Recently I was asked to investigate how to manage Google Chrome for Work in a corporate environment. The customer involved is using Google Cloud Services intensively. This means that in order to receive an optimal user experience, the Google Chrome browser is needed. I decided to investigate and come up with some thoughts and ideas on how to do it.
Managing applications consists of two activities:
In an ideal scenario, those activities are completely separated. The result will be that the installation of the application can be done using the default settings while the configuration will be taken care of elsewhere. Fortunately, Google provides a few methods of configuring Google Chrome. The most well-known are:
- Editing the master_preferences file
- Using Group Policy
For the sake of this blog, the corporate environment consists of Windows 8.1 devices which are domain joined. This means we can consider using Group Policy. Using Group Policy will meet the initial goal of keeping deployment and configuration separate. I was able to use the following reference to see how to use Group Policy to manage Google Chrome: https://support.google.com/chrome/a/answer/187202
As we can see, the policies are machine driven. This provides another challenge how Google Chrome for Work needs to be installed. Google has the following deployment guide to get started: https://docs.google.com/document/d/1iu6I0MhyrvyS5h5re5ai8RSVO2sYx2gWI4Zk4Tp6fgc/preview?pli=1&sle=true
In this guide, I found the following passage critical for my investigation:
Chrome installations from an MSI package are installed at the system level and are available to all users. As a result, any user-level installation of Chrome, (i.e. a user’s own Chrome installation), will be overridden.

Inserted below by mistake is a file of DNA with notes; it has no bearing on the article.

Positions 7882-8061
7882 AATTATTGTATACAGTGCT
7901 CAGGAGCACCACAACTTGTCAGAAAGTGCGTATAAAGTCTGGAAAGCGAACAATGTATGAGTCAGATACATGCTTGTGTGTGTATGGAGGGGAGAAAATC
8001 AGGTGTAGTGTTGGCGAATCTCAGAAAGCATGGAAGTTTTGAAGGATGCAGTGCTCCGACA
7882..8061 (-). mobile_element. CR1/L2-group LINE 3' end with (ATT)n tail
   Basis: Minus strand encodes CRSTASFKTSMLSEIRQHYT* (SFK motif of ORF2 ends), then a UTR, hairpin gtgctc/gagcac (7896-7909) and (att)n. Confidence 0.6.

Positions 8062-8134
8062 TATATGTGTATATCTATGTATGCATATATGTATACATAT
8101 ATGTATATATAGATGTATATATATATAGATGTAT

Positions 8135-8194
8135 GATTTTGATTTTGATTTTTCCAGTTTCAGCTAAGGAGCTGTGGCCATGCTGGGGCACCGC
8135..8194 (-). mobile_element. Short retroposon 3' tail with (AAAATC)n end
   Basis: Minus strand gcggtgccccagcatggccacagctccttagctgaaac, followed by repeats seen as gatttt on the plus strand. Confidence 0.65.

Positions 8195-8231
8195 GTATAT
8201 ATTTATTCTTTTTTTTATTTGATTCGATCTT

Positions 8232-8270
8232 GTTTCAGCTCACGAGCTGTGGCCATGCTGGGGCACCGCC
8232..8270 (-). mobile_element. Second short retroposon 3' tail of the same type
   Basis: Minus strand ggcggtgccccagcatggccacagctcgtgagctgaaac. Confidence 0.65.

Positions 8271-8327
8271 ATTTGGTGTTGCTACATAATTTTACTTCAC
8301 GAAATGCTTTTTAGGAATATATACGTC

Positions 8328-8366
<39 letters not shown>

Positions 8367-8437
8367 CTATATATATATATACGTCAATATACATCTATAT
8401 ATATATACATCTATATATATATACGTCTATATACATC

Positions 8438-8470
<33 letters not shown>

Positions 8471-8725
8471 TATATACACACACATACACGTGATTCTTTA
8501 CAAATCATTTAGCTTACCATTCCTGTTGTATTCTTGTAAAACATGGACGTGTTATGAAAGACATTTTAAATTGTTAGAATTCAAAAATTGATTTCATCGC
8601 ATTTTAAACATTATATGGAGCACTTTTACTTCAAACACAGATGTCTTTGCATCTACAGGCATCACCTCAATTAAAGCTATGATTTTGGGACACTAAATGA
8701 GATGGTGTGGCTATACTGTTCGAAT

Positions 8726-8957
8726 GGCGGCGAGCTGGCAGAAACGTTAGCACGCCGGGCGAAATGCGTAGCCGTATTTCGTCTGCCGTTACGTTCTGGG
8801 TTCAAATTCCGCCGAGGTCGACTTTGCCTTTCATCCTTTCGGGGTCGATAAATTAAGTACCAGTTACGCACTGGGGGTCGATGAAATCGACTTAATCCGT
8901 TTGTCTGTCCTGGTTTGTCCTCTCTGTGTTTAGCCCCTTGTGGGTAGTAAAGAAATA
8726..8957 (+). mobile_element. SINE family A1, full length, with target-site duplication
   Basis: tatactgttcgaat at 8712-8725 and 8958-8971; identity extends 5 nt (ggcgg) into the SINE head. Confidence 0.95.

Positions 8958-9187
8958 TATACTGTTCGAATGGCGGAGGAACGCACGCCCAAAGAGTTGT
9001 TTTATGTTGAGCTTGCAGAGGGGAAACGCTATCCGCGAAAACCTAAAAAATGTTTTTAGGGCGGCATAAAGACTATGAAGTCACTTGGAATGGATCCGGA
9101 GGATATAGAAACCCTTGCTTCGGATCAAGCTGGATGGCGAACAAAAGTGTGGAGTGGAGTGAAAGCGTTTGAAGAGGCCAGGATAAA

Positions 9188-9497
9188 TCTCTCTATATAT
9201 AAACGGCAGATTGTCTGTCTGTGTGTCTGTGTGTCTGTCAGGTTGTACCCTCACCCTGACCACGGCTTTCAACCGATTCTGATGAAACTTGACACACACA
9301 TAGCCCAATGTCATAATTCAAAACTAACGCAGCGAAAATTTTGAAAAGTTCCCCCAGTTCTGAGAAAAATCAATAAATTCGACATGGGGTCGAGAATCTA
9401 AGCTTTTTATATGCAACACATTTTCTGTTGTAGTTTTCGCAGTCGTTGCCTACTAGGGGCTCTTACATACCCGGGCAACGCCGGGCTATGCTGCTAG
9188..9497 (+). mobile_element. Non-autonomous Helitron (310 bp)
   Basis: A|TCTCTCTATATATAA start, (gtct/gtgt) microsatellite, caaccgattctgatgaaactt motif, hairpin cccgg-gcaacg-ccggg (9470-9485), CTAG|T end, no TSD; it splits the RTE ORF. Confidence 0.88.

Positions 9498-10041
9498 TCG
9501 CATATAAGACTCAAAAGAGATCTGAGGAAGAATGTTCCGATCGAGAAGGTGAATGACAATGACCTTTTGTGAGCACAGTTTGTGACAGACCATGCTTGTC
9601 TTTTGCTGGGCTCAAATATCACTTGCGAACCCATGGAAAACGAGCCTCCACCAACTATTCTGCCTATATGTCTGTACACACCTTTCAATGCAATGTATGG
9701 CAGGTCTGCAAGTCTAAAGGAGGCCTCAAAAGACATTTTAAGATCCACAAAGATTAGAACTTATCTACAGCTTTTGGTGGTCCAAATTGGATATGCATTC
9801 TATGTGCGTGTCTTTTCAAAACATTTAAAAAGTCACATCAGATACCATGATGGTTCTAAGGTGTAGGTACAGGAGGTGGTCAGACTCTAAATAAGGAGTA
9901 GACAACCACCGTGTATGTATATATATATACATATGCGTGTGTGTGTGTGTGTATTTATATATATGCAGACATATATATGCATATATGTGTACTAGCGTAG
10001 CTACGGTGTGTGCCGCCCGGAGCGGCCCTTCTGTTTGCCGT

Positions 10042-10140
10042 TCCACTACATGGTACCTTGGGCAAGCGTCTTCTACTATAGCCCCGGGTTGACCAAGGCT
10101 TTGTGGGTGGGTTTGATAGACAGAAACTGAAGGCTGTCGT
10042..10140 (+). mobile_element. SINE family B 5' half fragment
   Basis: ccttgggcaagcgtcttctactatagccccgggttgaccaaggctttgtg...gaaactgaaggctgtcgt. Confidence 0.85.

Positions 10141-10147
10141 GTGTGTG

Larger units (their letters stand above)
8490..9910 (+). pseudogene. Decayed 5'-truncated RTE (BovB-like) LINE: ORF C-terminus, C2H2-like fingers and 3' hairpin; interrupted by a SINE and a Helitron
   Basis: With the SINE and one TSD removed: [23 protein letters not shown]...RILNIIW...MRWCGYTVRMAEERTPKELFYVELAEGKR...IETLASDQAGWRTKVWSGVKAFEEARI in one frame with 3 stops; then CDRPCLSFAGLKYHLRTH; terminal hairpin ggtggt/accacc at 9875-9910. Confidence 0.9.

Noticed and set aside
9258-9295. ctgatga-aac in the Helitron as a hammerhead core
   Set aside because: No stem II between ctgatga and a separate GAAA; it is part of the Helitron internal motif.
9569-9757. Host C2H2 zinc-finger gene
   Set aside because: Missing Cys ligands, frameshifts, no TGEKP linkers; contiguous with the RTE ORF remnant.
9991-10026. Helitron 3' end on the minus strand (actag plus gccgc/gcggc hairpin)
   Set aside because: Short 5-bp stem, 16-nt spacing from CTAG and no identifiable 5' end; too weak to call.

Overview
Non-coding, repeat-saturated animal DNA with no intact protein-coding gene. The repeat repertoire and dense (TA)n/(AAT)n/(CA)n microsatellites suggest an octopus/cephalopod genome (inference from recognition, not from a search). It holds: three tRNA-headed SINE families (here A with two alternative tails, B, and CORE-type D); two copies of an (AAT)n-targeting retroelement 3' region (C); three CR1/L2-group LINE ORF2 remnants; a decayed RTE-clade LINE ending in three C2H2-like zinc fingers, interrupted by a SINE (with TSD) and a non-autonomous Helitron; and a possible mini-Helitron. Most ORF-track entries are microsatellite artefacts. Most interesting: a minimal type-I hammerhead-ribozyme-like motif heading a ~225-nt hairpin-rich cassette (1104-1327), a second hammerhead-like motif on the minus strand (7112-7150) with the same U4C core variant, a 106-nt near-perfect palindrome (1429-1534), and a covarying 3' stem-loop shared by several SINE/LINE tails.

It looks like Google has revised the approach of installing Google Chrome quite dramatically since it was possible to install Chrome in the user context. This allowed end users to install Google Chrome without administrator privileges which can be considered a security officer’s true nightmare, not to mention the configuration management and release management processes in a corporate environment.
In order to investigate how to do it, I’ve set up a lab environment with the following machines:
- 1 Windows Server 2012 R2 domain controller
- 1 System Center 2012 R2 Configuration Manager site server
- 1 Windows 8.1 x64 client
Knowing that Google Chrome will always be installed in the system context means we can make it part of an Operating System Deployment Task Sequence. But first an application needs to be made.
To create the application just import googlechromestandaloneenterprise.msi and create a standard Deployment Type, nothing fancy.
Really nothing fancy…
Adding this to a Task Sequence is nothing fancy either…
There you go. I created an MDT 2013 Task Sequence with an unattended Windows 8.1 x64 deployment since it’s not relevant to build a Windows 8.1 x64 image first.